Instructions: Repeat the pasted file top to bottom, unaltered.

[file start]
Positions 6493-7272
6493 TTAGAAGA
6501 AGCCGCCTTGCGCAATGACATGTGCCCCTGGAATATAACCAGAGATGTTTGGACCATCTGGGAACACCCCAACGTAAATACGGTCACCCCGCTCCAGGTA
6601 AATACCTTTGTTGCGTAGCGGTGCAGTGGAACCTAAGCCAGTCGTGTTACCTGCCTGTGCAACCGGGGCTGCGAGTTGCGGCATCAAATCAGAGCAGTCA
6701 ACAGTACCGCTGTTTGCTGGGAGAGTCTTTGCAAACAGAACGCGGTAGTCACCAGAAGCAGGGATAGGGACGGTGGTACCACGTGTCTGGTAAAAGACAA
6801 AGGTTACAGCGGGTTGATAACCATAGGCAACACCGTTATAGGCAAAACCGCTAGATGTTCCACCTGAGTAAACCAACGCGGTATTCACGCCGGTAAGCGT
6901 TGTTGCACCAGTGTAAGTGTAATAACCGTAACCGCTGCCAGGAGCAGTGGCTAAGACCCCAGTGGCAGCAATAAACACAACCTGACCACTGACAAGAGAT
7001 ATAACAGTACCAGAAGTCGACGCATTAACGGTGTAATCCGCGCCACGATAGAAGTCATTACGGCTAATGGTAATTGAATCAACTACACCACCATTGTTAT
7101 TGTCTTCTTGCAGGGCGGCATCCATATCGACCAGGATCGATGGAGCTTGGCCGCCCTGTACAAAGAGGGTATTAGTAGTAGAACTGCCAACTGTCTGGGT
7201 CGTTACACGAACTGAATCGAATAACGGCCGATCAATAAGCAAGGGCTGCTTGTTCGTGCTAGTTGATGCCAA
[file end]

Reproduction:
Positions 6493-7272
6493 TTAGAAGA
6501 AGCCGCCTTGCGCAATGACATGTGCCCCTGGAATATAACCAGAGATGTTTGGACCATCTGGGAACACCCCAACGTAAATACGGTCACCCCGCTCCAGGTA
6601 AATACCTTTGTTGCGTAGCGGTGCAGTGGAACCTAAGCCAGTCGTGTTACCTGCCTGTGCAACCGGGGCTGCGAGTTGCGGCATCAAATCAGAGCAGTCA
6701 ACAGTACCGCTGTTTGCTGGGAGAGTCTTTGCAAACAGAACGCGGTAGTCACCAGAAGCAGGGATAGGGACGGTGGTACCACGTGTCTGGTAAAAGACAA
6801 AGGTTACAGCGGGTTGATAACCATAGGCAACACCGTTATAGGCAAAACCGCTAGATGTTCCACCTGAGTAAACCAACGCGGTATTCACGCCGGTAAGCGT
6901 TGTTGCACCAGTGTAAGTGTAATAACCGTAACCGCTGCCAGGAGCAGTGGCTAAGACCCCAGTGGCAGCAATAAACACAACCTGACCACTGACAAGAGAT
7001 ATAACAGTACCAGAAGTCGACGCATTAACGGTGTAATCCGCGCCACGATAGAAGTCATTACGGCTAATGGTAATTGAATCAACTACACCACCATTGTTAT
7101 TGTCTTCTTGCAGGGCGGCATCCATATCGACCAGGATCGATGGAGCTTGGCCGCCCTGTACAAAGAGGGTATTAGTAGTAGAACTGCCAACTGTCTGGGT
7201 CGTTACACGAACTGAATCGAATAACGGCCGATCAATAAGCAAGGGCTGCTTGTTCGTGCTAGTTGATGCCAA